I suppose my challenge to you is how do we refocus on the articles when that knowledge has largely been lost. Its interesting to take a survey of churches listed on Reform and see how many use the BCP and therefore might stumble on the articles, sadly [al least I believe] they have consigned them to history under words like crucial foundational and most importantly hardly ever used or referred to!

    Sorry to sound so defeatist!
    Paul Cornwall

  24. Paul,

    "--Pointing them to the articles was fine except that the [and lets be honest] CE mentality says show me the bible passage.--
    As it happens, Thomas Rodgers' Catholic Doctrine of the Church of England includes sundry such scriptural proofs for each article successively.

    With compliments,
    Michael Canaris (Sydney)

  25. I do not accept the notion that C of E Evangelicals "have nowhere to go," though I do agree that the Liberals will strive mightily to drive them out of the church once the Anglo-Catholics leave. My quibble about Evangelical alternatives is based on objective C of E history.

    Indeed, historically speaking, the Evangelical party were called Puritans and/or Presbyterians, and they opposed the BCP and 39 Articles as "Popish," as well as most of the other principles of the Elizabethan Settlement of the Church of England, for example, episcopal governance -- those being held by the "Churchmen" or "Orthodox" party. Not until the Glorious Revolution, when the spirit of comprehension was accepted by more and more Churchmen -- i.e., the "Low" Churchmen, as the "High" Churchmen did not accept comprehension -- did the Puritan/Evangelical Party fully come into the C of E , riding a revisionist understanding of the BCP and 39 Articles that accorded with their Reformed views. See e.g., George Every, The High Curch Party (SPCK 1956). The Evangelical revisionism of church principles is similar to Newman's later spun the Articles in a Tridentine manner in his (in)famous Tract 90, which the Anglo-Catholics once relied upon. Of course, the High Churchmen and, later, the moderate Tractarians, have kept witness to the fact that the BCP and Articles actually reject almost everything that Evangelicals have ever stood for. See, e.g., E.J. Bicknell, The Thirty Nine Articles or any work of C. B. Moss.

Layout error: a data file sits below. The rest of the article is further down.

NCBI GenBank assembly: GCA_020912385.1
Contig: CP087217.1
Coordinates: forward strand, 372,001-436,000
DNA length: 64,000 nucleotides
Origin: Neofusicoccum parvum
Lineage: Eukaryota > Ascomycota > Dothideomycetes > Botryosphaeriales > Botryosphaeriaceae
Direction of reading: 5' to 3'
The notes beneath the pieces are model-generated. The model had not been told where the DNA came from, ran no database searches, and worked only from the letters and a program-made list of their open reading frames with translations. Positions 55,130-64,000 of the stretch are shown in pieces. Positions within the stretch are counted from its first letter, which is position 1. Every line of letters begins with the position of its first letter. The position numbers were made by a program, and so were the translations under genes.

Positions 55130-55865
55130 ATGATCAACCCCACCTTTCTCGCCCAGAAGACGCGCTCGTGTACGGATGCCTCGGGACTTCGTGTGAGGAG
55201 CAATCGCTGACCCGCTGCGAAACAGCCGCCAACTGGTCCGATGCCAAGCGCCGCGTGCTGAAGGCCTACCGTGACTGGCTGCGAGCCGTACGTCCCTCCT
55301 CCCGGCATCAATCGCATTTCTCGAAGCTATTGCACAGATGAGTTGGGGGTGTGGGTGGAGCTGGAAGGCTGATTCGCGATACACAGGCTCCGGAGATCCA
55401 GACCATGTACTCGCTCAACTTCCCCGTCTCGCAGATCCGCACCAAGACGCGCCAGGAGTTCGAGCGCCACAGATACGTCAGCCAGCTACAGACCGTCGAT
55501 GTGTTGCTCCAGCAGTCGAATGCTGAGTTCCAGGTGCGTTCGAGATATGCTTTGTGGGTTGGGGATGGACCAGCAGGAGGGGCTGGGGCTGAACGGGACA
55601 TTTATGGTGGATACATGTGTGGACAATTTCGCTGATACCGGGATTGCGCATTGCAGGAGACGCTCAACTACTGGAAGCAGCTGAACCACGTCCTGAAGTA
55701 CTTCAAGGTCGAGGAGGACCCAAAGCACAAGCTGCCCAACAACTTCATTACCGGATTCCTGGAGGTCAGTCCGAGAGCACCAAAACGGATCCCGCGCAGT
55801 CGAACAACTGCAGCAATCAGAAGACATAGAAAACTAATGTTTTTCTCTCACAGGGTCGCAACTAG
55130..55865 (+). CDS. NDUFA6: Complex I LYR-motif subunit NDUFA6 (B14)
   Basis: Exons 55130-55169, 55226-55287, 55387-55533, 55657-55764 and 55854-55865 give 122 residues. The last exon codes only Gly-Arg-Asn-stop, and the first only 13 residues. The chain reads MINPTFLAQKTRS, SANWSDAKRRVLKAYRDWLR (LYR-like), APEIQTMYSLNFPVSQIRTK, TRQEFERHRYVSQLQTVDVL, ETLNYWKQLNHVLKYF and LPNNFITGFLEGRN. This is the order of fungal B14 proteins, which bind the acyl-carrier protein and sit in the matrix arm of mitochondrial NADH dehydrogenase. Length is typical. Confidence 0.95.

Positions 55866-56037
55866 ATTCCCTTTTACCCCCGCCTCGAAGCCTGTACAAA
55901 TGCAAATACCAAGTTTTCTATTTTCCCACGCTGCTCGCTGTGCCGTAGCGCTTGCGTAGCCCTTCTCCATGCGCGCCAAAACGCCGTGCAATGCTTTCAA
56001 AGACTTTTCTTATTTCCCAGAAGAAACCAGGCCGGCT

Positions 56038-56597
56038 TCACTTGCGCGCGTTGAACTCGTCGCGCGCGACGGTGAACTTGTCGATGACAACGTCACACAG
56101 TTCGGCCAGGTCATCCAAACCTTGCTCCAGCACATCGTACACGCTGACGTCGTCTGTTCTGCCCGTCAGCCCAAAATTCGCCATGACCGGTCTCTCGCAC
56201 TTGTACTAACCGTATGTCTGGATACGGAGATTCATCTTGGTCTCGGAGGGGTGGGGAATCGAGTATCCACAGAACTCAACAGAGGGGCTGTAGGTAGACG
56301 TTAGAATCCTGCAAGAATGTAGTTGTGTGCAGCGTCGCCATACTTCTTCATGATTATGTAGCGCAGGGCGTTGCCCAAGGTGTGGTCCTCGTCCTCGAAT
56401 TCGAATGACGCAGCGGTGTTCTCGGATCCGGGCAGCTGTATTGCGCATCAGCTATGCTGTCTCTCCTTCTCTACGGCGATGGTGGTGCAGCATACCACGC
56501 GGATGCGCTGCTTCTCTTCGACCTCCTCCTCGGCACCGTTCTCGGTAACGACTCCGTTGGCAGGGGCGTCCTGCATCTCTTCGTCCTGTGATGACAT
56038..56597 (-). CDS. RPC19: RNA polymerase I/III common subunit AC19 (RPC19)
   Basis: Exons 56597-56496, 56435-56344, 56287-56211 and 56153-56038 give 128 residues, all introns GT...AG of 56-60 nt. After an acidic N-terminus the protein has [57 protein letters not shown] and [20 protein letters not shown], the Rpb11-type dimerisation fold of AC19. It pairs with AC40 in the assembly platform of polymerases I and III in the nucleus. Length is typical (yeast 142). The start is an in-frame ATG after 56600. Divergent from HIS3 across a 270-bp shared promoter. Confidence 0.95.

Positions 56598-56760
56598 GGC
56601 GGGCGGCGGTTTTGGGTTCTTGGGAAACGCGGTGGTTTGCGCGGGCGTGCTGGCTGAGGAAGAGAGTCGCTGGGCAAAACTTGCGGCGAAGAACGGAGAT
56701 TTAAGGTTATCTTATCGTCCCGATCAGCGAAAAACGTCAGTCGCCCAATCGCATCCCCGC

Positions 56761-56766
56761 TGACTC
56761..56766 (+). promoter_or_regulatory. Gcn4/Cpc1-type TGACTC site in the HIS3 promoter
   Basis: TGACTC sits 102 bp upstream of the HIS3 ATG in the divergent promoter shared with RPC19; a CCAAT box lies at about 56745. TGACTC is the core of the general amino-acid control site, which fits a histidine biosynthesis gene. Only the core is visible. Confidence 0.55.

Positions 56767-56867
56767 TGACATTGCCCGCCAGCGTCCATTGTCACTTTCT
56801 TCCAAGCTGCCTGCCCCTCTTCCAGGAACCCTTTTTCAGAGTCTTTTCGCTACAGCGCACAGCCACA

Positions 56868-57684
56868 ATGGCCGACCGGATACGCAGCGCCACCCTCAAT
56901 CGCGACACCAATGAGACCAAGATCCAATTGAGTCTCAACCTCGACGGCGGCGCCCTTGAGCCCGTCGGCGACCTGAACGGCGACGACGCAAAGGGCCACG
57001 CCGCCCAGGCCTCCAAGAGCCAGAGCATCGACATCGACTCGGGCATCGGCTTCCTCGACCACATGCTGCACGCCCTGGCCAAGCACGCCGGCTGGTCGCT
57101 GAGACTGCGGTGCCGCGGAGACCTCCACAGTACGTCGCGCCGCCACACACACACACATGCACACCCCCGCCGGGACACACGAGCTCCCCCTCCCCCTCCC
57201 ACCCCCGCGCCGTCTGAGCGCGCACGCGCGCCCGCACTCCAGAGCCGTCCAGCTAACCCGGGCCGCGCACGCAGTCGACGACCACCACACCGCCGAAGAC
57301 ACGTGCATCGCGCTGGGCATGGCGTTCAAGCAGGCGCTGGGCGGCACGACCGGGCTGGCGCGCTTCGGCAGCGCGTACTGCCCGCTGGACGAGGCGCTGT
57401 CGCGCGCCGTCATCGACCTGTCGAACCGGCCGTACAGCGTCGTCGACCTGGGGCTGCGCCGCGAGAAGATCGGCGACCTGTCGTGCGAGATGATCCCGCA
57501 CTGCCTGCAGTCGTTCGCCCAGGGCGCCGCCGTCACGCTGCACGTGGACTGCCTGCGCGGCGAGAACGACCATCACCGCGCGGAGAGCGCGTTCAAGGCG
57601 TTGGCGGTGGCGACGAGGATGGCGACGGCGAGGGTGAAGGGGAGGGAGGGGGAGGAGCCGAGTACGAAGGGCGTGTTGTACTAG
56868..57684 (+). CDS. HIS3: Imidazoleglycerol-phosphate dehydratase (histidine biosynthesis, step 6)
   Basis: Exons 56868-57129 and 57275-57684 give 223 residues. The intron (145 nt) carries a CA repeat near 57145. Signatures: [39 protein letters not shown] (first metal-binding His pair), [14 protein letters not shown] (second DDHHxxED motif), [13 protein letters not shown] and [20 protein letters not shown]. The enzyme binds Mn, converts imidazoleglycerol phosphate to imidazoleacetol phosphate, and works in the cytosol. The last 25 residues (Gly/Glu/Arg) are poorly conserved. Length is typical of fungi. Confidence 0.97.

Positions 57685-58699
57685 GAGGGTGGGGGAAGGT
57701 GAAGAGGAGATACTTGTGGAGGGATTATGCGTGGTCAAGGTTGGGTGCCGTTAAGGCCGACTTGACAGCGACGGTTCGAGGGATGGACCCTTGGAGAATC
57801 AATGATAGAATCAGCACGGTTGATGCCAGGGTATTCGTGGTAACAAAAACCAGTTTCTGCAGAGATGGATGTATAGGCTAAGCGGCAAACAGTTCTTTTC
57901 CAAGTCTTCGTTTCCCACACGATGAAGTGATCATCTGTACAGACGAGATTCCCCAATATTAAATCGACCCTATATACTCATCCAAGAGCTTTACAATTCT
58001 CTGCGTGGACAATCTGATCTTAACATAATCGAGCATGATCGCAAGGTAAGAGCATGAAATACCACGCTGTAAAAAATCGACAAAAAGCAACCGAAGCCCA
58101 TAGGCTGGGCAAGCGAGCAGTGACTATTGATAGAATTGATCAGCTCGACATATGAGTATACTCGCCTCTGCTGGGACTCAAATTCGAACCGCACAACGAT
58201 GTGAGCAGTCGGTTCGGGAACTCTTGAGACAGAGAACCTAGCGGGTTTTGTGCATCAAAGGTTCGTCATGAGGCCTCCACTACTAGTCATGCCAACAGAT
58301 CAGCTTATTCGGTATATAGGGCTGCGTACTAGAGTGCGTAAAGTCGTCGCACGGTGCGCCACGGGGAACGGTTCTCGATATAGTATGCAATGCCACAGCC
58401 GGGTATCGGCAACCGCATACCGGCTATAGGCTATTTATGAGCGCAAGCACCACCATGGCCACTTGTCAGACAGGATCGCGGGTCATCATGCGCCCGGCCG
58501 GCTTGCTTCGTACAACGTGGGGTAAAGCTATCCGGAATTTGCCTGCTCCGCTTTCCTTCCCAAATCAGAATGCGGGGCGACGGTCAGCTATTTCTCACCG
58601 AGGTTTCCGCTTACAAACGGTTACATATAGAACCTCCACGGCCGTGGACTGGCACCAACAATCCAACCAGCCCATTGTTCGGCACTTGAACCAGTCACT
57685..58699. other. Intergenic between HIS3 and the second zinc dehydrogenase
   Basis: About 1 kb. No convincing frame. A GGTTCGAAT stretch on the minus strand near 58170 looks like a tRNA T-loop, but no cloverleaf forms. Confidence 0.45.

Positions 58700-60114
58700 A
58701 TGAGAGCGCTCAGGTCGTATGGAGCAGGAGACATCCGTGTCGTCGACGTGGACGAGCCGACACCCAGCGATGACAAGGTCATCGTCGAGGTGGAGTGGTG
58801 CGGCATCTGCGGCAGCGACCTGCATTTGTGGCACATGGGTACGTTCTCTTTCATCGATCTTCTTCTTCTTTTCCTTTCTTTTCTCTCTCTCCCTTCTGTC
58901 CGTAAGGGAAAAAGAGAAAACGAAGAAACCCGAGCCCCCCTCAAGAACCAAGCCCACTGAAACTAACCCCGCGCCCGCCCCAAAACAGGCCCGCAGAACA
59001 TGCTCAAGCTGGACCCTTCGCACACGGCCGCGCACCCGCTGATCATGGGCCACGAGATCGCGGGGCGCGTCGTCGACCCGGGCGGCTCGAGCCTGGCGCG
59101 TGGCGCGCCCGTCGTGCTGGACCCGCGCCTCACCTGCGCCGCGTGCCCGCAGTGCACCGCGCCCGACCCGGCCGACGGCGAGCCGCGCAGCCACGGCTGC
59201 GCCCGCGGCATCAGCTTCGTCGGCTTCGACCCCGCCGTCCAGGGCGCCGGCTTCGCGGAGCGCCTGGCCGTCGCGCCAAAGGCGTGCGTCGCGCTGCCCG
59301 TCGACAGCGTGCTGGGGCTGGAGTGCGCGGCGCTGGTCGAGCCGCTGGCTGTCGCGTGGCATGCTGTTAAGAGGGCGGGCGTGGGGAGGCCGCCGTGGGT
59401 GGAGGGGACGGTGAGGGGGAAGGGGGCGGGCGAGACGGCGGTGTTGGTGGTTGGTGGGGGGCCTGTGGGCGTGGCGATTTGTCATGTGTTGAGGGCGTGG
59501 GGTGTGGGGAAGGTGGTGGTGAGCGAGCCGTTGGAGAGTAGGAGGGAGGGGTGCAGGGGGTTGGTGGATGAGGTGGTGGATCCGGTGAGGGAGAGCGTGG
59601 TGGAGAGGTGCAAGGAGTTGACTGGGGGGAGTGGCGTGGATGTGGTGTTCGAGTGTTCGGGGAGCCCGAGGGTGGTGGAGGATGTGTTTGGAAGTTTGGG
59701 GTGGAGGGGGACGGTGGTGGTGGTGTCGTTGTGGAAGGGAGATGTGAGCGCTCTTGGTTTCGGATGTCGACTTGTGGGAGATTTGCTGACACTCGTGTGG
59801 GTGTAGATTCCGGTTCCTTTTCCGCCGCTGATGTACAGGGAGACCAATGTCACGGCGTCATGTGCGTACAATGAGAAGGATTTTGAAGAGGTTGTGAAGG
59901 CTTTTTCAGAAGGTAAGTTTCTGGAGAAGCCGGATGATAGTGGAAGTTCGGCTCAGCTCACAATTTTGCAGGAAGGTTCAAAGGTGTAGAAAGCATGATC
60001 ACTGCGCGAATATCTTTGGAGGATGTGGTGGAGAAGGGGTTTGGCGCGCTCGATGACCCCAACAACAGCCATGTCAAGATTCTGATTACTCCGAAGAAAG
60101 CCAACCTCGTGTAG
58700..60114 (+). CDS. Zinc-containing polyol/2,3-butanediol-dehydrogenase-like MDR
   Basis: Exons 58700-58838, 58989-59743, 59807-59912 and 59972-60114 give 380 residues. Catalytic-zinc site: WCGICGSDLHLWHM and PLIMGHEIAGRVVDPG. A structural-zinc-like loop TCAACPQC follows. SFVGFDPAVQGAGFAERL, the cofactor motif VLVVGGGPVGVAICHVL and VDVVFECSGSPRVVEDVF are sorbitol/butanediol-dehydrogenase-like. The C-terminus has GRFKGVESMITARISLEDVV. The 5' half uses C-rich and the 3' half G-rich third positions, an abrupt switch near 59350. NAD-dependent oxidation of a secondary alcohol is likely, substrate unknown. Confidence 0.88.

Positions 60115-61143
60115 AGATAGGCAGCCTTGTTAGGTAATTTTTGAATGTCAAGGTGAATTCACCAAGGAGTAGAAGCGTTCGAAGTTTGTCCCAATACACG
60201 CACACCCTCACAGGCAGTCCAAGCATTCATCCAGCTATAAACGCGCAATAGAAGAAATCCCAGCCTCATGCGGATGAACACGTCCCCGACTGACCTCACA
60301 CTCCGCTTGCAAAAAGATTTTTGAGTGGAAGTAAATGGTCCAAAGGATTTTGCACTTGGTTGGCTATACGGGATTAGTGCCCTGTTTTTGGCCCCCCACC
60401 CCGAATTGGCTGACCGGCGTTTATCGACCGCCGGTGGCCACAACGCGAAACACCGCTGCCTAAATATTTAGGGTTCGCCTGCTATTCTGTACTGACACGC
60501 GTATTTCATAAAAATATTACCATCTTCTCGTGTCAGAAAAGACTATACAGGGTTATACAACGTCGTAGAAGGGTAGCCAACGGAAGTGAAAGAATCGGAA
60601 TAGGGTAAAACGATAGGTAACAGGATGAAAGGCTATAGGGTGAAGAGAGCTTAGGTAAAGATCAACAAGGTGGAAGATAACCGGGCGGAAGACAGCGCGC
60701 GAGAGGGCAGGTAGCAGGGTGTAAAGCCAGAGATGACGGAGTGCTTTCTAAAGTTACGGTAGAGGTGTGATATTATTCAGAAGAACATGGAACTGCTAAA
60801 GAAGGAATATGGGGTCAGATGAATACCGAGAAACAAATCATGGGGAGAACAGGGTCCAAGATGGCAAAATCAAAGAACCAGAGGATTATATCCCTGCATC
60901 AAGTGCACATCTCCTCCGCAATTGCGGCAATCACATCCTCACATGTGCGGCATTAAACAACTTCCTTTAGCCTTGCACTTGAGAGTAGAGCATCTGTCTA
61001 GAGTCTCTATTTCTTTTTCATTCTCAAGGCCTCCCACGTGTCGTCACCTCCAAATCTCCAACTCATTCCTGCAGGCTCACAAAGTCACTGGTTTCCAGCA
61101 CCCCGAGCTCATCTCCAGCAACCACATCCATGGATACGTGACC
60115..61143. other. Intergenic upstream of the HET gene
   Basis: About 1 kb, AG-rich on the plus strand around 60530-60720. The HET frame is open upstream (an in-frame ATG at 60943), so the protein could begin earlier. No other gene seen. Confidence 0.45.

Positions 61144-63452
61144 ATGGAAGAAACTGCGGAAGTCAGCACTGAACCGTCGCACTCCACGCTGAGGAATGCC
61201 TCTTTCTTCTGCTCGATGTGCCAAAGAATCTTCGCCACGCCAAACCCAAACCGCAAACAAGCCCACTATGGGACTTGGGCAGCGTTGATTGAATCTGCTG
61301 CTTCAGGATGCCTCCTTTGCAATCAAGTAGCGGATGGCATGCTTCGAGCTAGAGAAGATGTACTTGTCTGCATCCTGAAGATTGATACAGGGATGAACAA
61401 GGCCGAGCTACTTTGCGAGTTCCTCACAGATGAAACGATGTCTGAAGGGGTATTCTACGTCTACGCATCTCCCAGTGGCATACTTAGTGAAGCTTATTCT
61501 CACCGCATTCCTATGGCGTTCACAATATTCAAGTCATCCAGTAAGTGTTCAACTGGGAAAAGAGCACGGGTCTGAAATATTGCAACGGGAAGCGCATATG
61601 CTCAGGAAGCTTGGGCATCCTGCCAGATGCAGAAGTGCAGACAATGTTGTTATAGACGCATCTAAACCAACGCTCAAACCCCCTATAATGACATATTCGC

In sum, the notion that Evangelicals have no where to go seems incorrect, as their principles accord well with the Westminster Confession. So it will probably be Presbyterianism for most and Methodism for the Arminians.

  26. Thanks for your response to my points John. I was not saying that we should accept people's theology that denies fundamentals such as the Trinity. I was commenting more on how different groups and individuals interpret things. So what one sees as an abomination, (the ordination of women) another has no problem with it. Some will deplore homosexuality (or the practise of it) others will not.

    I'm not judging evangelical anglicans as wrong in their theology, I am more concerned at the naiive black and white interpretation by some of what the Bible says. Life is not black and white and we have to take each instance in life, each issue, problem or challenge and re-evaluate it using the Bible as our starting point.